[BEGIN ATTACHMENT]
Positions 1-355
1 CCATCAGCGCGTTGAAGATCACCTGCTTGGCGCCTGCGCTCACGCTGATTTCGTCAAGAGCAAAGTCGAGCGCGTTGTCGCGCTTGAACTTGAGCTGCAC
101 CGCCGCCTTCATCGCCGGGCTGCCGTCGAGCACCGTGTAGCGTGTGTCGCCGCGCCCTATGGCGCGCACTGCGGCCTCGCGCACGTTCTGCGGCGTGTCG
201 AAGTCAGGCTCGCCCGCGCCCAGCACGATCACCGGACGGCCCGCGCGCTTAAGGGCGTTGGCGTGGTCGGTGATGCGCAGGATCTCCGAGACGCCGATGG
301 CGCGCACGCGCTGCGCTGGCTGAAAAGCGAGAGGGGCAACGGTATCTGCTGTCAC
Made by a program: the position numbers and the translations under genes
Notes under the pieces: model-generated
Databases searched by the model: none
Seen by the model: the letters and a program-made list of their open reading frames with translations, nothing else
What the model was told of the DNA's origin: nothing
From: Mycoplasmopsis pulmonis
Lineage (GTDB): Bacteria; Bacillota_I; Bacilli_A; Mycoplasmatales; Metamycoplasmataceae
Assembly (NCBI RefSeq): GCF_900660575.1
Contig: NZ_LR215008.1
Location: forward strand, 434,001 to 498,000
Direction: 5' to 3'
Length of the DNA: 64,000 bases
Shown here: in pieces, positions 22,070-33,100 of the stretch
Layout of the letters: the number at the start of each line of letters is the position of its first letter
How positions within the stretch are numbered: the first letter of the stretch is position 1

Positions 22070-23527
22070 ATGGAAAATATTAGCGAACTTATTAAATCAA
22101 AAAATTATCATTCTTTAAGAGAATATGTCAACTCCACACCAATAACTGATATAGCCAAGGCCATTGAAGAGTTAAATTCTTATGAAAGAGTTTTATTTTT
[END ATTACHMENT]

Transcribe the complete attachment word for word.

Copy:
Positions 1-355
1 CCATCAGCGCGTTGAAGATCACCTGCTTGGCGCCTGCGCTCACGCTGATTTCGTCAAGAGCAAAGTCGAGCGCGTTGTCGCGCTTGAACTTGAGCTGCAC
101 CGCCGCCTTCATCGCCGGGCTGCCGTCGAGCACCGTGTAGCGTGTGTCGCCGCGCCCTATGGCGCGCACTGCGGCCTCGCGCACGTTCTGCGGCGTGTCG
201 AAGTCAGGCTCGCCCGCGCCCAGCACGATCACCGGACGGCCCGCGCGCTTAAGGGCGTTGGCGTGGTCGGTGATGCGCAGGATCTCCGAGACGCCGATGG
301 CGCGCACGCGCTGCGCTGGCTGAAAAGCGAGAGGGGCAACGGTATCTGCTGTCAC
Made by a program: the position numbers and the translations under genes
Notes under the pieces: model-generated
Databases searched by the model: none
Seen by the model: the letters and a program-made list of their open reading frames with translations, nothing else
What the model was told of the DNA's origin: nothing
From: Mycoplasmopsis pulmonis
Lineage (GTDB): Bacteria; Bacillota_I; Bacilli_A; Mycoplasmatales; Metamycoplasmataceae
Assembly (NCBI RefSeq): GCF_900660575.1
Contig: NZ_LR215008.1
Location: forward strand, 434,001 to 498,000
Direction: 5' to 3'
Length of the DNA: 64,000 bases
Shown here: in pieces, positions 22,070-33,100 of the stretch
Layout of the letters: the number at the start of each line of letters is the position of its first letter
How positions within the stretch are numbered: the first letter of the stretch is position 1

Positions 22070-23527
22070 ATGGAAAATATTAGCGAACTTATTAAATCAA
22101 AAAATTATCATTCTTTAAGAGAATATGTCAACTCCACACCAATAACTGATATAGCCAAGGCCATTGAAGAGTTAAATTCTTATGAAAGAGTTTTATTTTT